Nutrition & Dieting/How food effects mood


Hello, I a 54 year old male. A few years ago I suffered a foot injury,before this I had always did a lot of long distance running to help with my mood. I now try to use diet to do the same. I notice that when I eat a scrambled egg for breakfast I have a better mood most of the day. After eating a egg for breakfast the last 10 years I am getting tired of them. What can you recommend that would give the same amount of protein ? I tried Greek yogurt, but I get too hungry in a hour or two. Plus I need something more solid to eat.

My other issue is when I have depression later in the day usually after 600pm if I eat pasta, my depression will lift and I will feel much better. I read somewhere that a person can have a disorder if they feel better after eating carbohydrates. Have you ever head of this ? I also feel better if I add meat to the carbs.

Several years ago I used L-Tyrosine for my depression and it really helped, but after taking it for a couple years it stopped helping. Maybe I should try that again ? Any that you could tell me would be most helpful.
Thank You !

Hi Doug and thanks for your questions!
While it is beyond the scope of my license to advise any treatment for depression, I can address your other questions.

There is evidence that serotonin affects mood and that consuming carbohydrates can increase your serotonin levels. This may explain why pasta helps. I don't know of this being referred to as any type of disorder, but it may be worth mentioning to your doctor if you decide to seek professional treatment for depression.

You don't mention what you eat with the egg, but other protein sources include cheese, cottage cheese, and peanut butter. I like to slap a slice of cheese between the halves of a toasted bagel or English muffin for a filling to-go breakfast that's easy to eat in the car.
You might also find some protein bars, breakfast bars, or meal-replacement bars that you like for a change, especially on days when you might be in a hurry.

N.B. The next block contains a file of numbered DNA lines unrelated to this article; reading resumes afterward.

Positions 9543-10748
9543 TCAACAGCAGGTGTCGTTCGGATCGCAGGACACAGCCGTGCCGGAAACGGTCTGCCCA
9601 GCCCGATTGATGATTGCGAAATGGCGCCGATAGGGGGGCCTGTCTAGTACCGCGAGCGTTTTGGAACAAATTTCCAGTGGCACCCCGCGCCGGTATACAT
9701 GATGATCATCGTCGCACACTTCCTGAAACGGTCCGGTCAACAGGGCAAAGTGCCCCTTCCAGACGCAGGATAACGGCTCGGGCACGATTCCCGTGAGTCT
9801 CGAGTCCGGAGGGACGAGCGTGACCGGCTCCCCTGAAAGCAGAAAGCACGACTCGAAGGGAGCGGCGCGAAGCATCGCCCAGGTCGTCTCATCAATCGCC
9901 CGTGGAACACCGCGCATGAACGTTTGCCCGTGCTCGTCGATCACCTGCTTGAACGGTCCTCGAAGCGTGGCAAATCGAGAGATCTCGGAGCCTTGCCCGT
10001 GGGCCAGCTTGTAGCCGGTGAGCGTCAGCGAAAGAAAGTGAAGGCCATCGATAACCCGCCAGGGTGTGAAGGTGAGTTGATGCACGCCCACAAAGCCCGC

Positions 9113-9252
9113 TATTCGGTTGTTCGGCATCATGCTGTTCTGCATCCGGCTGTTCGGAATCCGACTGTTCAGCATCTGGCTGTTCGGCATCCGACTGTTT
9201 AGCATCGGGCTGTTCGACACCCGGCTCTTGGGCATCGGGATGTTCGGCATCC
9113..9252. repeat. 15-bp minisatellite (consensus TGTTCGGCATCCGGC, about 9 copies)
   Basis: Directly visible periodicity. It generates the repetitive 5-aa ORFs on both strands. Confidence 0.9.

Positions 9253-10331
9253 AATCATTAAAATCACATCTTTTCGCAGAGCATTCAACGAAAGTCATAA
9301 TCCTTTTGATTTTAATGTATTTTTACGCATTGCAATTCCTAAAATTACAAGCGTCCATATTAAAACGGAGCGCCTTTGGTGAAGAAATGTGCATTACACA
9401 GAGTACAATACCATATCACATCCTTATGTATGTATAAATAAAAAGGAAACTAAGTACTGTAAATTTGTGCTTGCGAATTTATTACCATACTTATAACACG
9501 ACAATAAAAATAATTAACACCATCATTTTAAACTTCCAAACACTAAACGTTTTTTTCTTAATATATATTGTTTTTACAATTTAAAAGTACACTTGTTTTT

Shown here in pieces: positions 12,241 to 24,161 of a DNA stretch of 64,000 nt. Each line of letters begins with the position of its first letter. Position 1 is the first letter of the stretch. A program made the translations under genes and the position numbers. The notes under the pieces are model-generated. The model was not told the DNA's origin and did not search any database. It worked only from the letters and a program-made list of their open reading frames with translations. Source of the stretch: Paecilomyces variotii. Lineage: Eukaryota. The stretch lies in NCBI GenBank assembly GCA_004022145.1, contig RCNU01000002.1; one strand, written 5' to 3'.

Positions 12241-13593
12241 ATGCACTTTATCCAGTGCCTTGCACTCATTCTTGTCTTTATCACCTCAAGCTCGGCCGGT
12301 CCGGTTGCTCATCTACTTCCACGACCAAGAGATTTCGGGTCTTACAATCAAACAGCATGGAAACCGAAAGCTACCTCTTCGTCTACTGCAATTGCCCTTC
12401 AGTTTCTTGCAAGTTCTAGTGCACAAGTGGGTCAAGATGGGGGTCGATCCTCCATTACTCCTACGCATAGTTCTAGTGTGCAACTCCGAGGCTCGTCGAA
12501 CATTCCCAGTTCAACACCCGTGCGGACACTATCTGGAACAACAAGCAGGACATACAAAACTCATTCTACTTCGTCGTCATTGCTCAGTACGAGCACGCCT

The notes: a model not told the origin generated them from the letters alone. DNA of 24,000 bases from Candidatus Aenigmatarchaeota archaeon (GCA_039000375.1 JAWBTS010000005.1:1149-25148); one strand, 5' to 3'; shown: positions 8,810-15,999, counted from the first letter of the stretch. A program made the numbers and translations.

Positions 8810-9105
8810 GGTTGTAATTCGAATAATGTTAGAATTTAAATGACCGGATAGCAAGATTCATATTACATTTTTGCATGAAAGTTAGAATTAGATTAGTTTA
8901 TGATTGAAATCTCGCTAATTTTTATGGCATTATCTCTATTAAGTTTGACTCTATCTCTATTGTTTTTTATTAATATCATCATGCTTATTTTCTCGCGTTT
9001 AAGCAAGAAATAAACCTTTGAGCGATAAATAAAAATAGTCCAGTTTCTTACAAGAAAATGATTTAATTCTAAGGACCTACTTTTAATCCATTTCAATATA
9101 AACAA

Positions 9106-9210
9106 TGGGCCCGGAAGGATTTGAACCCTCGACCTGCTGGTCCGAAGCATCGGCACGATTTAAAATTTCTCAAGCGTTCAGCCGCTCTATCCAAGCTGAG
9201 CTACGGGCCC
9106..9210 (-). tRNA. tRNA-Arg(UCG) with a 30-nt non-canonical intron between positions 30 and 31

And, thinking out of the box, you can try foods that are non-traditional at breakfast time: a turkey sandwich, leftover tuna casserole, or a lean beef patty!
Protein, as well as fat in foods, can stay in the stomach longer and slow the absorption of food, keeping you feeling full for longer than a high- carb breakfast like cereal, milk, and fruit.

Good luck!


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Laurie Beebe, MS, RD, LD


As a registered dietitian (RD)I am fully qualified to accurately answer questions regarding weight loss, including those from people with health conditions requiring dietary restrictions (diabetes, high blood pressure, high cholesterol, etc) who want to lose weight, or who have been advised to do so by their physician.


I have been a registered dietitian for over 30 years and have a certificate in Adult Weight Management through the commission on dietetic registration at Level 1 and Level 2. I am also trained in coaching through Coach U and currently work as a diet coach to help people lose weight the healthy way, through gradual habit changes.

Academy of Nutrition and Dietetics (AND), Weight Management Dietetic Practice Group, Nutrition Entreprenuers, St.Louis International Coach Federation, Toastmasters

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Bachelor of Health Science from the University of Florida, 1983; Master of Science in Clinical Nutrition from Case Western Reserve University 1985; Certificate in Adult Weight Management 2006; CoachU core essentials grad 2007; Level 2 certificate in Adult Weight Management 2010.

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